Sunday, August 29, 2010

You are drinking a liquid candy bar

I've been going to lunch with my kids all week because their behavior was so bad that I felt I needed to be an extra pair of eyes and ears in the lunchroom. While I was a huge fan of Jamie Oliver's miniseries on cafeteria lunches in the US, I hadn't had much experience with public school lunches since, well, I was in the 4th grade.

While the food itself isn't always what I would select as the most appealing, what makes me sad is the small percentage of my class that chooses flavored milk. I have 25 students right now, so it makes the percentage pretty easy to calculate. On my first day in the lunchroom, 1/25 students chose regular milk or as the kids call it "white milk" -- a name which makes it seem like we are so far removed from the actual product of milk, that stuff that comes from a cow, that out children don't even recognize the original.

I told some of them sitting near me that their flavored milk had as much sugar as a liquid candy bar -- at 160 calories, that might only be a small candy bar, but it's just about the same. I know that getting kids to drink any milk at all is a big success, but when the option is available to have "white milk" I do believe that we should encourage children to drink that. The next day, 3/25 students were drinking regular milk. Small successes.

I'm not alone in this debate over school milk. The NY Times just wrote a piece about the debate. I do wonder about the study that says that without the option of flavored milk, students will drink less milk overall.

Why the sudden interest in what my kids eat? Because I'm not being very healthy myself -- I have a pretty particular diet and I have been doing incredibly poorly at following through on it. That, and being surrounded by children with some kind of stomach virus/flu, means that I'm getting sick. We had one 4th grade teacher with a substitute last week and I saw what happened when you don't prepare for a sub -- either with lesson plans or have procedures down. The children acted as though they had not heard of any of the school rules. We have testing this next week that can't be administered by a substitute, so forgive me for not calling you if promised -- I've been trying to save my voice.

Now, to figure out what to do with 24 children while we conduct reading tests all day Monday....

Sunday, August 22, 2010

The Adventures of Ms. Astronaut

One full week of school down, and I can tell you this. Despite all technical difficulties, I am already in love with all 24 little (well, some not so little) bodies that sit in my classroom. We're still working on listening and following directions, especially "Stop Talking". I did feel a bit like one of the videos we watched over the summer about a first day of school where it was chaos.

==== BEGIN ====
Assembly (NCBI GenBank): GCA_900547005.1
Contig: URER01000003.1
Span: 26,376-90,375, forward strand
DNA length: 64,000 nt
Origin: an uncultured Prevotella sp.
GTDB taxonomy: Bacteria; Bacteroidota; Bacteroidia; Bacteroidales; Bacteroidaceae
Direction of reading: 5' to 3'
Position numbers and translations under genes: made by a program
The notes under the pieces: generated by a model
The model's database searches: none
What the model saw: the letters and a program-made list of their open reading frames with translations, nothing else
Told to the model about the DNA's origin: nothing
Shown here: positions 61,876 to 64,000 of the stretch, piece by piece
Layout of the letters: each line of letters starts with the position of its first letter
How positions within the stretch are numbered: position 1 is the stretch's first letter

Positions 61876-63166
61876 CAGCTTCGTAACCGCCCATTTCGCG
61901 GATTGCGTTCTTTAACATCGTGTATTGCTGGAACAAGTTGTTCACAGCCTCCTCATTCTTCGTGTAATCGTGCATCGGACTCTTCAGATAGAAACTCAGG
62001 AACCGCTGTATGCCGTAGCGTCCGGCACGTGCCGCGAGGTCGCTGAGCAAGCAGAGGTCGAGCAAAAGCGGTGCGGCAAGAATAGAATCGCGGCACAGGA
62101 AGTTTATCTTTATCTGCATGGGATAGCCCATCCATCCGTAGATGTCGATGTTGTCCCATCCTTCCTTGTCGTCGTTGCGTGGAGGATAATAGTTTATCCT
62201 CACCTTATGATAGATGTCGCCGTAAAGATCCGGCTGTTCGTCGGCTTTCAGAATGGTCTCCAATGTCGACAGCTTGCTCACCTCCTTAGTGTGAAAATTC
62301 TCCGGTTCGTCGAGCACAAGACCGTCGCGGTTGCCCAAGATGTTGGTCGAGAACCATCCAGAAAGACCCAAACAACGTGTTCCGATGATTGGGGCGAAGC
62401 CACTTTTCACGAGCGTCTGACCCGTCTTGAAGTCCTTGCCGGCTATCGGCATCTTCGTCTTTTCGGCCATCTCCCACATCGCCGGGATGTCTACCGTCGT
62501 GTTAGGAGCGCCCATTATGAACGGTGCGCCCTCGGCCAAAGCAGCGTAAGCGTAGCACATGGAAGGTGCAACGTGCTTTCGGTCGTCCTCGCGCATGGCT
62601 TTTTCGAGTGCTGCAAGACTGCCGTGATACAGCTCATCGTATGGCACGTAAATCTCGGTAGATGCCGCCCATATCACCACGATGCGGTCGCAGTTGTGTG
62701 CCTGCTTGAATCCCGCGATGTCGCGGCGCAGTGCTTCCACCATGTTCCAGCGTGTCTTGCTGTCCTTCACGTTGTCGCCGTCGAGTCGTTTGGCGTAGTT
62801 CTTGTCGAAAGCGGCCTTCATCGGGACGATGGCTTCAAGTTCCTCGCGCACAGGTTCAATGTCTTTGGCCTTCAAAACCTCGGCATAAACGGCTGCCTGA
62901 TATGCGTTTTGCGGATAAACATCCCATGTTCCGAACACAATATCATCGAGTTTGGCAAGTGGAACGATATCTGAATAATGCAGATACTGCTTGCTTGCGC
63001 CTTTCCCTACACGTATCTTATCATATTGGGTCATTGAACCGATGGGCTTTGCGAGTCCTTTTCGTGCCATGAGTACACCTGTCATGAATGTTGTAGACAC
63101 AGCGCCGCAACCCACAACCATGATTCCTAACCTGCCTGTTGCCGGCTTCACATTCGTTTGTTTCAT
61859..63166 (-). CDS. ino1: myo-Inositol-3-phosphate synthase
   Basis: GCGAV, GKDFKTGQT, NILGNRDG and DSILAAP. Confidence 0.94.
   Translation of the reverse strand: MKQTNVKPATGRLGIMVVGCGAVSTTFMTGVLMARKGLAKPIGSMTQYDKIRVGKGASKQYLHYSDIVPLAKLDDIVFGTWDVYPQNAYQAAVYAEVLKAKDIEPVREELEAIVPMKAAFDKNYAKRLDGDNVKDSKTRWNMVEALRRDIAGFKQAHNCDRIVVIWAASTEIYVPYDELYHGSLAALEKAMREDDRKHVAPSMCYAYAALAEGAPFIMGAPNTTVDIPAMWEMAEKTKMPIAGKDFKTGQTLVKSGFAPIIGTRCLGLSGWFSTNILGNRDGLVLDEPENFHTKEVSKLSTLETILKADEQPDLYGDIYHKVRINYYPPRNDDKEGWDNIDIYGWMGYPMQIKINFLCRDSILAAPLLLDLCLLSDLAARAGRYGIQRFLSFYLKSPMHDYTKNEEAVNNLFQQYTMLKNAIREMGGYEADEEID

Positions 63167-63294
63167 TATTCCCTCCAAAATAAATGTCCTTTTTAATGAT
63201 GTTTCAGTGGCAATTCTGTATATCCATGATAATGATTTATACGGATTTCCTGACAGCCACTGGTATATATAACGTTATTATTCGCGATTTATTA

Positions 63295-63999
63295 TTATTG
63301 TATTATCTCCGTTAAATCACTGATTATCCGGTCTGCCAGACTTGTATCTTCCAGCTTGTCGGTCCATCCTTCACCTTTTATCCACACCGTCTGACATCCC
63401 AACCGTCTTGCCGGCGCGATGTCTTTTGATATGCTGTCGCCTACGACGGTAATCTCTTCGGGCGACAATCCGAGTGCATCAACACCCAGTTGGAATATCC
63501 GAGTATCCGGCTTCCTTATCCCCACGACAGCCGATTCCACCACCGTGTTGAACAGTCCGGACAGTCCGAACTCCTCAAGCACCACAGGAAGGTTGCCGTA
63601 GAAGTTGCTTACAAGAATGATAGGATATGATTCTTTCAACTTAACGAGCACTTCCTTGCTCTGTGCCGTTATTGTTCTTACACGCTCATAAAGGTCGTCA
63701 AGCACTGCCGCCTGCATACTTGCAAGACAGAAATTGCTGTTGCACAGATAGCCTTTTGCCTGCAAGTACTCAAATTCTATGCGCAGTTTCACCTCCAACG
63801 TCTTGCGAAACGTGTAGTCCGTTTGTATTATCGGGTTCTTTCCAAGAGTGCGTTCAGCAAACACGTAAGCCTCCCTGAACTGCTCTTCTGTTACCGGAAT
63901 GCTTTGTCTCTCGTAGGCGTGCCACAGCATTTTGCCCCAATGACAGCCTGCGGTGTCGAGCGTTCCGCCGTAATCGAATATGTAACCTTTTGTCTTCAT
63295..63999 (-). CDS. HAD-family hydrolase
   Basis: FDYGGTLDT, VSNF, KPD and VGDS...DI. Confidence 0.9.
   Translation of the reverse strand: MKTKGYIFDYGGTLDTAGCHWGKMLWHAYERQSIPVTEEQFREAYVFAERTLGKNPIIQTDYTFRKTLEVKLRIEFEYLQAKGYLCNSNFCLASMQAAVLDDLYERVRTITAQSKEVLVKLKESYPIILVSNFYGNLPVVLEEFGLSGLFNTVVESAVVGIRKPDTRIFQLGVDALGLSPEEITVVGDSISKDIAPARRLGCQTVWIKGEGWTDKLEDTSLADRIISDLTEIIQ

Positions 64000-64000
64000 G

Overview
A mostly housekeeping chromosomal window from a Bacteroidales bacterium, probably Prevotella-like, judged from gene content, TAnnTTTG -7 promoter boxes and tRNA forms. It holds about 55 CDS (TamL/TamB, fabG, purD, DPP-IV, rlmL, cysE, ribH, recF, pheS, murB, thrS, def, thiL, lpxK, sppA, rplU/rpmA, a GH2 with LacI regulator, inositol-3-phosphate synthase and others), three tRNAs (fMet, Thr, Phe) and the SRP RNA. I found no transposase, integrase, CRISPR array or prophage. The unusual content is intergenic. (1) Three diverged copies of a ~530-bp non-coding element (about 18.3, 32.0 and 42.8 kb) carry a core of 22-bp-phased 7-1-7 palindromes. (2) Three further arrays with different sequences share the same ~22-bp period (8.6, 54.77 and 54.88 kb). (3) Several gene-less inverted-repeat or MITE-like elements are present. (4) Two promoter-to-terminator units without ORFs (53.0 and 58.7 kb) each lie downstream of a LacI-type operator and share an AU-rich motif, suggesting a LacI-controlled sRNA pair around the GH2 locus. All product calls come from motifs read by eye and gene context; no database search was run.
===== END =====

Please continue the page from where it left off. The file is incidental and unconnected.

This week, the fire alarm has gone off several times, there have been workmen drilling into the concrete on either side of my classroom, there have been workmen drilling in my classroom during one of my scheduled class times (read aloud in the hallway for the win), I'm still a few textsbooks short, I haven't called all my parents because I either don't have numbers yet or my phone/internet doesn't work, and since my SmartBoard was installed I have no working board with which to teach since the projector was not installed at the same time.

My first day of school was overwhelming, in part because of one child who arrived late, was added to my list, was new to school, and just downright confusing. I had no idea how to help this child or what to do with him. As it turns out, he was never supposed to be in my class but rather a much smaller class for children with specific needs. I was overwhelmed with gratitude for the teachers and administrators who popped in to check on me and my class those first few days until things got settled.

Even now, I can't recall all of the ridiculous things that have happened. I've already confiscated things, but none more frequently than Kool-Aid. The kids bring in packets, lick their fingers, and stick it in the powder. It makes a ridiculous mess and then they get all sticky. The other day a child had an open packet in her uniform pocket and it got wet at the water fountain. I was working with another student when I hear, "uh Ms. Astronaut? I have a problem"I turned and all I saw was this wet red splotch just above her hip and my heart dropped. OMG, how on Earth is this child so bloody???!!? After discovering the cause, I gave my students a talking to about not bringing in Kool-Aid anymore.